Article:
Architecture and intrinsic connections of the prefrontal cortex in the rhesus monkey

Authors

  • H. Barbas,

    1. Department of Health Sciences, Boston University, Boston, Massachusetts 02215
    2. Department of Anatomy, Boston University School of Medicine, Bedford, Massachusetts 01730
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  • D. N. Pandya

    1. Department of Anatomy, Boston University School of Medicine, Bedford, Massachusetts 01730
    2. Edith Nourse Rogers Veterans Administration Hospital, Bedford, Massachusetts 01730
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Abstract

An investigation of the architectonic organization and intrinsic connections of the prefrontal cortex was conducted in rhesus monkeys. Cytoarchitectonic analysis indicates that in the prefrontal cortex there are two trends of gradual change in laminar characteristics that can be traced from limbic periallocortex towards isocortical areas. The stepwise change in laminar features is characterized by the emergence and gradual increase in the width of granular layer IV, by an increase in the size of pyramidal cells in layers III and V, and by a higher cell-packing density in the supragranular layers. Myeloarchitectonic analysis reveals that the limbic areas are poorly myelinated, adjacent areas have a diffuse myelin content confined to the deep layers, and in isocortices the myelinated fibers are distributed in organized horizontal bands (of Baillarger) and a vertical plexus. Using the above architectonic criteria, we observed that one of the architectonic trends takes a radial basoventral course from the periallocortex in the caudal orbitofrontal region to the adjacent proisocortex and then to area 13. The next stage of architectonic regions includes orbital areas 12, 11, and 14, which is followed by area 10, lateral area 12, and the rostral part of ventral area 46. The last group includes the caudal part of ventral area 46 and ventral area 8. The other trend takes a mediodorsal course from the periallocortex around the rostral portion of the corpus callosum to the adjacent proisocortical areas 24, 25, and 32 and then to the medially situated isocortical areas 9, 10, and 14. The next stage includes lateral areas 10 and 9 and the rostral part of dorsal area 46. The last group includes the caudal part of dorsal area 46 and dorsal area 8.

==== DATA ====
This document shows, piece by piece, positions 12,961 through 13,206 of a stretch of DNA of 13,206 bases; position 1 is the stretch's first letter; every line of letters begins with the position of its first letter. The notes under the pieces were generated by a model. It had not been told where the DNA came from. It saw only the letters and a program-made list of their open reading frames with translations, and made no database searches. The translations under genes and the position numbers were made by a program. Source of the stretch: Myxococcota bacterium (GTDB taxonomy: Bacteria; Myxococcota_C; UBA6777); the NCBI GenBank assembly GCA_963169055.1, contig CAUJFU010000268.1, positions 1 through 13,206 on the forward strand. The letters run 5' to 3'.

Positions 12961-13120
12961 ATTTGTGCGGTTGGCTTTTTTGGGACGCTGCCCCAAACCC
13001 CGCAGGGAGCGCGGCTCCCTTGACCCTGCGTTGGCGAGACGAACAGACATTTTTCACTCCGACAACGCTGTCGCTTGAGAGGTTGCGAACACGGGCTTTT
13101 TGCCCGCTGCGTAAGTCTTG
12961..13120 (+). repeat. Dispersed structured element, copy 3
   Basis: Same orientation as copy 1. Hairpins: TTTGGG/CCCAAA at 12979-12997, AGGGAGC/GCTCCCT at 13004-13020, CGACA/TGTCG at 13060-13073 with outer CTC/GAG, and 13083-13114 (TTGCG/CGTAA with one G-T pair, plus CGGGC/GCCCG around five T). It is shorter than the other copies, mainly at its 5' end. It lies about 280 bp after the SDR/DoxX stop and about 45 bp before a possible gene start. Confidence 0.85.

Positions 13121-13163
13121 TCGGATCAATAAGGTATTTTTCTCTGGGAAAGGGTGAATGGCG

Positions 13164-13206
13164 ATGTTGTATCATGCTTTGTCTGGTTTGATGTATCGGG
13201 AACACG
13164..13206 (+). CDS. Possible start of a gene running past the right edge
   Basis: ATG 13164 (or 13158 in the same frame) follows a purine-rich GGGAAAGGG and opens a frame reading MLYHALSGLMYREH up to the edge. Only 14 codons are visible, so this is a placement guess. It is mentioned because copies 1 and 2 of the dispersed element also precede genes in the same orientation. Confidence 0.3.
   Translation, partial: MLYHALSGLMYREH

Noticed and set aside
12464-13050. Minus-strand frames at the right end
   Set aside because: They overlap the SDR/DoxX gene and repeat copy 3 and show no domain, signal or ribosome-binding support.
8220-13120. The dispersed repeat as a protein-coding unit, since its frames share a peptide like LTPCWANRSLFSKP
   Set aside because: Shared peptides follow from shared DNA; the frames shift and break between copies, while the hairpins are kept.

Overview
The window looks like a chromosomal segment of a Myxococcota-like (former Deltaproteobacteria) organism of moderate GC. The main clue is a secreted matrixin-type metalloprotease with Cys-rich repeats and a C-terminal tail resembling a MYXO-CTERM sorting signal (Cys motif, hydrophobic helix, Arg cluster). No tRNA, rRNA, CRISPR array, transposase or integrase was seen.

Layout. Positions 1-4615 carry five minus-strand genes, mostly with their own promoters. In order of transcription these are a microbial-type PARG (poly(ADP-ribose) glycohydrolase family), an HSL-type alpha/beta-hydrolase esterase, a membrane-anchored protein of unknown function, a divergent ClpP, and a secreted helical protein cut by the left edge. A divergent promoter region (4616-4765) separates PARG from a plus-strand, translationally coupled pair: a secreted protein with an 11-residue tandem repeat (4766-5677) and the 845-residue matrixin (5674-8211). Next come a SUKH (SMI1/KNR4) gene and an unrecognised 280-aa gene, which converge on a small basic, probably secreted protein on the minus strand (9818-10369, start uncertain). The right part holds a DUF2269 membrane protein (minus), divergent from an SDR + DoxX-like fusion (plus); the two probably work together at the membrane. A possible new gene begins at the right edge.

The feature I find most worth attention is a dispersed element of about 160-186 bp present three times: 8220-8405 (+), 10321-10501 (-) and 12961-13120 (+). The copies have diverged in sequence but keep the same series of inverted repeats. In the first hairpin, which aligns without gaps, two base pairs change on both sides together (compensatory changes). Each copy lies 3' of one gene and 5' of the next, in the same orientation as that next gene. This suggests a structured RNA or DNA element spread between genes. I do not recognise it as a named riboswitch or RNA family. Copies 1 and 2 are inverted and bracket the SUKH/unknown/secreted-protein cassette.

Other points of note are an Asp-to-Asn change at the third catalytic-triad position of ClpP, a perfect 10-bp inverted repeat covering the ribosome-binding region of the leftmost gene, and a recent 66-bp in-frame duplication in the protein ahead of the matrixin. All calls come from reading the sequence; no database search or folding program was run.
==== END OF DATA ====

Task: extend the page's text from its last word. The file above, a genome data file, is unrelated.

The interconnections of subdivisions of the basoventral and mediodorsal cortices were studied with the aid of anterograde and retrograde tracers. Within each trend a given area projects in two directions: to adjoining regions belonging to succeeding architectonic stages on the one hand, and to nearby regions from the preceding architectonic stage on the other. In each direction there is more than one region involved in this projection system, paralleling the radial nature of architectonic change. Periallo- and proisocortices have widespread intrinsic connections, whereas isocortices situated at a distance from limbic areas, such as area 8, have restricted connections. Most interconnections are limited to areas within the same architectonic trend. However, there are links between cortices from the two trends, and these seem to occur between areas that are at a similar stage of architectonic differentiation.

The results suggest that there are two architectonically, and perhaps functionally, distinct axes within the prefrontal cortex. The earliest stages within each axis, which have widespread connections, may have a global role in neural processing. On the other hand, the latest stages, which have restricted connections, may have a more specific role in processes associated with the frontal lobe.

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